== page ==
Age appropriate behavior teens dating

After all, they made the conscious decision to step over the line.

Grounding them for a week can actually be a time where you can build your relationship; you can use the time to do things together.

Yes, they need to obey the rules and remain inside the boundaries you have set, but I want to encourage you to put their behavior into the context of their lives and not label them as a rebel just because they are acting like a teenager.

Parents need to recognize the difference between a distracted or foolish child and one who is making a bold “You can’t tell me what to do! Though both may seem rebellious, only the latter is trying to be.

Or, has something happened in your child’s life, even unbeknownst to you, that is affecting them? She said, “I’m struggling with my daughter who has suddenly become rebellious. And by definition, they are still a bit irresponsible.

For instance, she was to meet me after the third quarter of the basketball game, but she didn’t show up until after the fourth quarter and had gone to her locker, which I told her was off limits for the evening.” The mother was quite dismayed, wondering if she should get her daughter into counseling or send her to a therapeutic program like Heartlight for her “rebellion.” My response was, “I really don’t think she is being rebellious. She is impulsive and maybe gets a little distracted, but it doesn’t seem as though it was an intentional plan on her part to make you upset or go against your rules.” I went on to give her some ideas for helping remind her teen of the rules and established timetables. Part of the new “normal” today is the shorter attention spans of young people.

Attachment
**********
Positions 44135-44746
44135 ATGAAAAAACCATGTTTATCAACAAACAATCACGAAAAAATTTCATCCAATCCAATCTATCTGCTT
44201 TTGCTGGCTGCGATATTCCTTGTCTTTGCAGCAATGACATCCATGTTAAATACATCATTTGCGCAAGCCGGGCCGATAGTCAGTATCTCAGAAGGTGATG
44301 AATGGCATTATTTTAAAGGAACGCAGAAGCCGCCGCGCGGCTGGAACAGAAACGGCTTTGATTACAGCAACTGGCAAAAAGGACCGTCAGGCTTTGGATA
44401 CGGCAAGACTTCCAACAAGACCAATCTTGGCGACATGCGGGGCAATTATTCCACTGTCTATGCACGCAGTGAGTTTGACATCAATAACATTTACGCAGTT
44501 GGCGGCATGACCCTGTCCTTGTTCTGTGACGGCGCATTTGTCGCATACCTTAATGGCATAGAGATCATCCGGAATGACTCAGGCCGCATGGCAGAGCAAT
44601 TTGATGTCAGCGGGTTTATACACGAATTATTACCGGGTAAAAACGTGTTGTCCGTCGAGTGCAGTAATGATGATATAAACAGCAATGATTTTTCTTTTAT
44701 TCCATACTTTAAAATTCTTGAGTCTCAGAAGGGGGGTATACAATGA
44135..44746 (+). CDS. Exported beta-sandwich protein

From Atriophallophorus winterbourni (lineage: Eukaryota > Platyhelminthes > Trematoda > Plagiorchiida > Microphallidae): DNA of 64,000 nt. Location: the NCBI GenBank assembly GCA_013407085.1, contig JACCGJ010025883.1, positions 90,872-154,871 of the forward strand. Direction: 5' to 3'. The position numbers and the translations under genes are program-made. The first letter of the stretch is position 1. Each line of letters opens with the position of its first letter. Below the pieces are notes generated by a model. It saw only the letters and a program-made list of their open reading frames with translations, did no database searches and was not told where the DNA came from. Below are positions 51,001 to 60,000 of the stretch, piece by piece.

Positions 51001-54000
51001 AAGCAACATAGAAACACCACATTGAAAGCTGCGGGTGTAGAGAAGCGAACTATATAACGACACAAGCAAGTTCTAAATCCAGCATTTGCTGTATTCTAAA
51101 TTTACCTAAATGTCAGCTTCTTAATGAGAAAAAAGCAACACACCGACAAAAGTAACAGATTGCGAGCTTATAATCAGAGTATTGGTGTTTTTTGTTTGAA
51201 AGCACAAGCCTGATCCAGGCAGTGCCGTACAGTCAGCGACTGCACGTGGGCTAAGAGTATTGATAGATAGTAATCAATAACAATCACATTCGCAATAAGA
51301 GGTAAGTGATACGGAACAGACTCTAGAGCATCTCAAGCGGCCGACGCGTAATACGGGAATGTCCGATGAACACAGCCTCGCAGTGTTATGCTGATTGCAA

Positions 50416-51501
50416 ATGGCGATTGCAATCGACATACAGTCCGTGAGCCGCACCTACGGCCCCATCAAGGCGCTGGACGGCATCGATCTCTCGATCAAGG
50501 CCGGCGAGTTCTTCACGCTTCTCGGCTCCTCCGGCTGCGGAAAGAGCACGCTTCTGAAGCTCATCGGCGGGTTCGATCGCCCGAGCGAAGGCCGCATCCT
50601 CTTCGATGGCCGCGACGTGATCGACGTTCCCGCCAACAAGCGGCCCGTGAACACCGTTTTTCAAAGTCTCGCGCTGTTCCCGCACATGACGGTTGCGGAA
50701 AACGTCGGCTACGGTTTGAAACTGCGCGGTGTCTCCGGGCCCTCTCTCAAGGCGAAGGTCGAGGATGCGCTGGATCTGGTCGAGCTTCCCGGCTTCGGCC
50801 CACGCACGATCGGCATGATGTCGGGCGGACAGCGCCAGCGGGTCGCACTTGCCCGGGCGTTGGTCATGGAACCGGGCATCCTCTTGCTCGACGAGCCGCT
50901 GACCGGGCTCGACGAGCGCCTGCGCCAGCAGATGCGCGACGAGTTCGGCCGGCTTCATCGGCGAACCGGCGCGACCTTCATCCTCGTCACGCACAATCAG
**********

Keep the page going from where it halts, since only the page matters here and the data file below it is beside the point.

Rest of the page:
Could it be that you are still treating them like a child and need to give them a few more freedoms?Express value to them and sorrow that they have to suffer the consequences, even as they are in the midst of experiencing it. I’d like to treat you that way, but if you insist on being treated like you’re 12, I will!But you won’t like it because you’ll only have the privileges of a 12 year old.” To that end, perhaps the biggest tool in a parent’s arsenal of consequences today is taking away a cell phone.It’s normal for teenagers to fail to do their chores without 10 reminders, to put off their homework, to be emotional, to lose important things, to like music that is too loud, and to sometimes counter or question authority. A young man we worked with described his own experience from normal to abnormal behavior this way.That’s all pretty typical, though it can be aggravating to parents. He said, “I felt like the things I was doing were pretty normal—schoolwork was boring.

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